Technical Articles
Over the past years, I have tried to capitalize on my findings. What I have lacked in regularity I made up for in subject exoticism.
If you like what you read, have a question or for any other reasons really, you can shoot an email, or start a discussion on whichever site you like (I personnaly enjoy Lobste.rs very much).
About Coq
Coq is a formal proof management system which provides a pure functional language with nice dependent types together with an environment for writing machinechecked proofs.
 A Series on StronglySpecified Funcions in Coq

Using dependent types and the
Prop
sort, it becomes possible to specify functions whose arguments and results are constrained by properties. Using such a “stronglyspecified” function requires to provide a proof that the supplied arguments satisfy the expected properties, and allows for soundly assuming the results are correct too. However, implementing dependentlytyped functions can be challenging. In this series, we explore several approaches available to Coq developers.  A Series on Ltac
 Ltac is the “tactic language” of Coq. It is commonly advertised as the common approach to write proofs, which tends to bias how it is introduced to new Coq users (e.g., in Master courses). In this series, we present Ltac as the metaprogramming tool it is, since fundamentally it is an imperative language which allows for constructing Coq terms interactively and incrementally.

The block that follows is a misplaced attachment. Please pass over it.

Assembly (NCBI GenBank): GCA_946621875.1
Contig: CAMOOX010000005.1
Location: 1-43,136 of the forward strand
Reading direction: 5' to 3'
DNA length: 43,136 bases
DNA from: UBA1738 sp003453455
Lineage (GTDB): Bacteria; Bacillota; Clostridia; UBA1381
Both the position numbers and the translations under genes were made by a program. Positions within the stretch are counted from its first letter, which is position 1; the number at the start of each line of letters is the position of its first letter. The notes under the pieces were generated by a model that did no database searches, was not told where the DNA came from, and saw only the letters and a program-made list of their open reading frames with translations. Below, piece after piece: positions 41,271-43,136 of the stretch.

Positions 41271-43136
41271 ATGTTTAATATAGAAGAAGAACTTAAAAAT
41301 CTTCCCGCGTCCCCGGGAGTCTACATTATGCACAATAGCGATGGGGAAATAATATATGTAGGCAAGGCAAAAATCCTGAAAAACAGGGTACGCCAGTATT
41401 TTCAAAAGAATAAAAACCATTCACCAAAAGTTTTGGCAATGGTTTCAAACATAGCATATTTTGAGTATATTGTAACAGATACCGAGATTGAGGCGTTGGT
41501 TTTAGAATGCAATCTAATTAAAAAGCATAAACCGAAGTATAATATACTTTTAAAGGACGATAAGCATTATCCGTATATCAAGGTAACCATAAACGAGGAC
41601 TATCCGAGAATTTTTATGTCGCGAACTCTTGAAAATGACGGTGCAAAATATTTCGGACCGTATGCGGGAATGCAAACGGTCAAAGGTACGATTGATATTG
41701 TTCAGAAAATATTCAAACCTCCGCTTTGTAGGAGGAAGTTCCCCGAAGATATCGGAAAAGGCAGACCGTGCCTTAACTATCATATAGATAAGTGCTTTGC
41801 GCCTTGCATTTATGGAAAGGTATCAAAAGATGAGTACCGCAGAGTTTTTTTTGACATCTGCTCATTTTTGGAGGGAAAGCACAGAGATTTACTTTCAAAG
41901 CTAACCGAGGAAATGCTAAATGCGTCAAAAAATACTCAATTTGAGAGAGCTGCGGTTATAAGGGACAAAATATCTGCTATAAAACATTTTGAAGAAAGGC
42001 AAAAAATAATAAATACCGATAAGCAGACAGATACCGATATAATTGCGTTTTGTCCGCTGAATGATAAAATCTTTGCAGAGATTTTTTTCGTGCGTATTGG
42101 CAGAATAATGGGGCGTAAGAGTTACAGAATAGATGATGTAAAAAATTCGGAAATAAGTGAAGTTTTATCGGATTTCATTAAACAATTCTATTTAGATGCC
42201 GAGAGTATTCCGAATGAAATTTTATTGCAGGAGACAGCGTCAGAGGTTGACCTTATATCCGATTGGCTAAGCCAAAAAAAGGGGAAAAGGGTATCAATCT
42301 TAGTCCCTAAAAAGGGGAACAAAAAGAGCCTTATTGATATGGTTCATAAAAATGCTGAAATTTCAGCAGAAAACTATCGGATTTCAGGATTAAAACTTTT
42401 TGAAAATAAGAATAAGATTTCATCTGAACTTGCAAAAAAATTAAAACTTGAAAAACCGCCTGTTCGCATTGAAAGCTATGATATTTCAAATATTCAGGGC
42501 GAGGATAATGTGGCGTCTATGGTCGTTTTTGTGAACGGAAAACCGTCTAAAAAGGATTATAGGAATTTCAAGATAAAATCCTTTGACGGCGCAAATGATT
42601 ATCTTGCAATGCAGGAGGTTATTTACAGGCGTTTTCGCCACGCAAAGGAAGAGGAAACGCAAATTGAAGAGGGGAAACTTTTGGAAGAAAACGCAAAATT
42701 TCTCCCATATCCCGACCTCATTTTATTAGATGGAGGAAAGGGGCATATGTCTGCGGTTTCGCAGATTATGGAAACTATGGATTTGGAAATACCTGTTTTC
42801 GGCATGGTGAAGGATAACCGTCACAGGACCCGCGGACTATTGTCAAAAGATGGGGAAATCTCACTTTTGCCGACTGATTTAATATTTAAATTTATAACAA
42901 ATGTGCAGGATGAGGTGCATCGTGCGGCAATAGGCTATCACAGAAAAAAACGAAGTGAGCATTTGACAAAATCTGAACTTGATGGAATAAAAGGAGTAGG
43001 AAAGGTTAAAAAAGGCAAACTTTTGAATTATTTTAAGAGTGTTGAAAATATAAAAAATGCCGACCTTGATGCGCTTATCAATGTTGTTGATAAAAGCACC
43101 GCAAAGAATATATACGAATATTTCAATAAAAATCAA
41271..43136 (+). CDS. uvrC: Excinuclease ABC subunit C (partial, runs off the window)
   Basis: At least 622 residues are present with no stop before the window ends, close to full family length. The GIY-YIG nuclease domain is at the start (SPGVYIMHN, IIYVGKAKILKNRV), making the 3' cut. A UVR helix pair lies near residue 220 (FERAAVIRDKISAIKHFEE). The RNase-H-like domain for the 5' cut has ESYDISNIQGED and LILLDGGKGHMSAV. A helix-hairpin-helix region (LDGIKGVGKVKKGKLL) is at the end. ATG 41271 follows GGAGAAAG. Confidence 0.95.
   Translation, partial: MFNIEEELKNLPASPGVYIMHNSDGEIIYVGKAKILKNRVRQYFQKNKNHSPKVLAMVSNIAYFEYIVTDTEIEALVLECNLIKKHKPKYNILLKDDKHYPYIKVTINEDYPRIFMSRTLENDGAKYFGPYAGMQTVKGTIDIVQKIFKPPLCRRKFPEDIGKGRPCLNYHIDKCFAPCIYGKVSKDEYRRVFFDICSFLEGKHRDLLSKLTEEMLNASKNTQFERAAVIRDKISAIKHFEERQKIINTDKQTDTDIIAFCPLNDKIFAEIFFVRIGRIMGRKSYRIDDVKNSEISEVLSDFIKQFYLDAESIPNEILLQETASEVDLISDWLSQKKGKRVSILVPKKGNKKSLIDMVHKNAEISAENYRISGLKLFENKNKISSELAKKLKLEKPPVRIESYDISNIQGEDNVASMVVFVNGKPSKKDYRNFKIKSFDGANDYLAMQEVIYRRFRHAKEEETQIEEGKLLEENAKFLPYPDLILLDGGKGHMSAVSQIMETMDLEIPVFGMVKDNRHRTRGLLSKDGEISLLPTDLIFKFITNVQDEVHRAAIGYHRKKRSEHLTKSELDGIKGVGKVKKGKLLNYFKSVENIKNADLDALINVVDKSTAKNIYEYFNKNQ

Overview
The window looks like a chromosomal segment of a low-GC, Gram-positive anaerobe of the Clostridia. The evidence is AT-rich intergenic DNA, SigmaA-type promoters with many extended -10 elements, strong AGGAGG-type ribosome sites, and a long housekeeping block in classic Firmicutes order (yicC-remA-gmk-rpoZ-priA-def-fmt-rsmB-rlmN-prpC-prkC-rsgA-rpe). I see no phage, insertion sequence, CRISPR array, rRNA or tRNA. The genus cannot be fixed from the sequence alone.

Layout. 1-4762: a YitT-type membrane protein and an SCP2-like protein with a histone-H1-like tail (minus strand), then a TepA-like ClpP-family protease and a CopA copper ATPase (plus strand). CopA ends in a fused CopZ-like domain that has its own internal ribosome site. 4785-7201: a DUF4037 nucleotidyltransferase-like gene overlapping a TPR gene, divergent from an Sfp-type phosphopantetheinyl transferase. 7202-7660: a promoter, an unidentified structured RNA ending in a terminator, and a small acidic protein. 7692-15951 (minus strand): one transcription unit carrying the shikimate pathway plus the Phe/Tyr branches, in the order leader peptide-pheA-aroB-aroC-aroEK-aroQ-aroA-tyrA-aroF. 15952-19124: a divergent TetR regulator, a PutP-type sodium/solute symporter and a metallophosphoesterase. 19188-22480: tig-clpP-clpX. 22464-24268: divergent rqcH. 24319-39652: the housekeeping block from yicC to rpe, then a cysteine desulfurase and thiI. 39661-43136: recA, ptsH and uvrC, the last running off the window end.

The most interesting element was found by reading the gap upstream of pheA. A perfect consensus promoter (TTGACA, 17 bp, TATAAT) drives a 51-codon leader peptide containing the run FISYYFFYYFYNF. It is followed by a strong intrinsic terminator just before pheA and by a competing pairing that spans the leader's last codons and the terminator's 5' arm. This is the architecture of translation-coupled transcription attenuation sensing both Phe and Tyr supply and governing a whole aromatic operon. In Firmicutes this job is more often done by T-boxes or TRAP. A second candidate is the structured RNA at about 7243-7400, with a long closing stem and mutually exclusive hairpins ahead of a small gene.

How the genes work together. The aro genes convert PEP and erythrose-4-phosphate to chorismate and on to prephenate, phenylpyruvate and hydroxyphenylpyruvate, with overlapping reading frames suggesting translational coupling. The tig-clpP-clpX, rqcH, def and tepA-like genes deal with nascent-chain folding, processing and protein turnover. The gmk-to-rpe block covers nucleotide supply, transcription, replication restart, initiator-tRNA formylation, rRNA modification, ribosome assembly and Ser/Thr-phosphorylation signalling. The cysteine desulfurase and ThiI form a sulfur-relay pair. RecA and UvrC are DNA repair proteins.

Rewriting in Coq

The
rewrite
tactics are really useful, since they are not limited to the Coq builtin equality relation.  A Study of Clight and its Semantics
 Clight is a “simplified” C AST used by CompCert, the certified C compiler. In this writeup, we prove a straighforward functional property of a small C function, as an exercise to discover the Clight semantics.
 Proving Algebraic Datatypes are “Algebraic”

The set of types which can be defined in a language together with
+
and*
form an “algebraic structure” in the mathematical sense, hence the name. It means the definitions of+
and*
have to satisfy properties such as commutativity or the existence of neutral elements.
About Haskell
Haskell is a pure, lazy, functional programming language with a very expressive type system.
 Extensible, TypeSafe Error Handling In Haskell
 Ever heard of “extensible effects?” By applying the same principle, but for error handling, the result is nice, typesafe API for Haskell, with a lot of GHC magic under the hood.
Miscellaneous

Discovering Common Lisp with
trivialgamekit
 Common Lisp is a venerable programming languages like no other I know. From the creation of a Lisp package up to the creation of a standalone executable, we explore the shore of this strange beast.